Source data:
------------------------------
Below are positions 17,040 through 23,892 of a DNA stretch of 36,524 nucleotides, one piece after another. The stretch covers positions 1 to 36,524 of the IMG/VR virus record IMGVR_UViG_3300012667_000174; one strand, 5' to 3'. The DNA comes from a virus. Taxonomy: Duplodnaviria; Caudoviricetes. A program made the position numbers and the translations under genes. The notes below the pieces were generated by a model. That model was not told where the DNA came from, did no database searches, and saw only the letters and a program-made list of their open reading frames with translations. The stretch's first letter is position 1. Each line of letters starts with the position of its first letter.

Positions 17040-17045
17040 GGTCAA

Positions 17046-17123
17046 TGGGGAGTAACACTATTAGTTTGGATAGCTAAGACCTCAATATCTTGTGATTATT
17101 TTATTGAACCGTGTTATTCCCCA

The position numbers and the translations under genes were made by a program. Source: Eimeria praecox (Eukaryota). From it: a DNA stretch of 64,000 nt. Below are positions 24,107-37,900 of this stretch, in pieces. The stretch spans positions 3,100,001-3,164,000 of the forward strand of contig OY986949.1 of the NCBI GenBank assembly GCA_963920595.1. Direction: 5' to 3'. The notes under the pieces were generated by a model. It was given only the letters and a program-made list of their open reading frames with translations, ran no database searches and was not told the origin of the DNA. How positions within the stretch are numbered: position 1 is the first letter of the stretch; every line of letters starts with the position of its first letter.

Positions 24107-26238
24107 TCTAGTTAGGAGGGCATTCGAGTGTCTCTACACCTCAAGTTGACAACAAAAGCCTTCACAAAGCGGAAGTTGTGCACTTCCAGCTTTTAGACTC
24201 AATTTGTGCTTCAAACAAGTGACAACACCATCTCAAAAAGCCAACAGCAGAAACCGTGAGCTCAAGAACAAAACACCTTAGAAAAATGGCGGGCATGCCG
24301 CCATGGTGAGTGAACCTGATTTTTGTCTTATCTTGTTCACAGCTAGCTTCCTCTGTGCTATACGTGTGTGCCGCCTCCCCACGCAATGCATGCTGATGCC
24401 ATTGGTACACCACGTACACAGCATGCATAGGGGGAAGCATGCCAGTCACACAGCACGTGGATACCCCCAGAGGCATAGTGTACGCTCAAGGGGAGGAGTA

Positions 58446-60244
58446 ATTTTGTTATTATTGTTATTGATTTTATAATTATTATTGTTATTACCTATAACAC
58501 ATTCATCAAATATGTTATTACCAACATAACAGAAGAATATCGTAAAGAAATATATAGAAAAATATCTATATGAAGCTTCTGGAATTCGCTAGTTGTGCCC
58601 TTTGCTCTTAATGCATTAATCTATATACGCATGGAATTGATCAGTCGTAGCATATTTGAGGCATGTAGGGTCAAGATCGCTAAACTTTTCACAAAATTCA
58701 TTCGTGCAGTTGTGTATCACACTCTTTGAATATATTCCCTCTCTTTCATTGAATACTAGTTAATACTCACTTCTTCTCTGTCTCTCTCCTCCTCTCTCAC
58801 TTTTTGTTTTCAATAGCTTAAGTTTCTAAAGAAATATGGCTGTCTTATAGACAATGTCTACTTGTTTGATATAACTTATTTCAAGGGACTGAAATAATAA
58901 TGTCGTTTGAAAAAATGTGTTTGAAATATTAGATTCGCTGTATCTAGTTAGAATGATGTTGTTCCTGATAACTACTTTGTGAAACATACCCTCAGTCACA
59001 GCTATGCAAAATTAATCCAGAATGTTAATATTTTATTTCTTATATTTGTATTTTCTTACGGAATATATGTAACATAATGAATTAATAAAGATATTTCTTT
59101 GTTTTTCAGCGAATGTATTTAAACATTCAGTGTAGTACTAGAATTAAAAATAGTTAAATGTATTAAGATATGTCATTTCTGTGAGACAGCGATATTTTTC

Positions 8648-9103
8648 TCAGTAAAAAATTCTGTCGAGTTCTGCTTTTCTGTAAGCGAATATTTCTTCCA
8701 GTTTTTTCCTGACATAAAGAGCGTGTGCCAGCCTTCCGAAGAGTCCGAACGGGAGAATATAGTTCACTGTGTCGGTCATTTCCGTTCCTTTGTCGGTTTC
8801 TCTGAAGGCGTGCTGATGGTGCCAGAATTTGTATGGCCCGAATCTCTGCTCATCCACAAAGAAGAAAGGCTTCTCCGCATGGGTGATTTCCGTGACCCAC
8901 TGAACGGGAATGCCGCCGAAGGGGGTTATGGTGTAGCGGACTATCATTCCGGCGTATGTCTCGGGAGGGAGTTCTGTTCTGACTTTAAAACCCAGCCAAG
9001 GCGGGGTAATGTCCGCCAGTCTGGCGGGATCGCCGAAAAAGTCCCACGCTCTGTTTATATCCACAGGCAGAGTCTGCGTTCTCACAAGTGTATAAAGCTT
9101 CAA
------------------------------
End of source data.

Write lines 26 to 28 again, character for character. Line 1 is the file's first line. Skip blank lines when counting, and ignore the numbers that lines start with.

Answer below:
8901 TGAACGGGAATGCCGCCGAAGGGGGTTATGGTGTAGCGGACTATCATTCCGGCGTATGTCTCGGGAGGGAGTTCTGTTCTGACTTTAAAACCCAGCCAAG
9001 GCGGGGTAATGTCCGCCAGTCTGGCGGGATCGCCGAAAAAGTCCCACGCTCTGTTTATATCCACAGGCAGAGTCTGCGTTCTCACAAGTGTATAAAGCTT
9101 CAA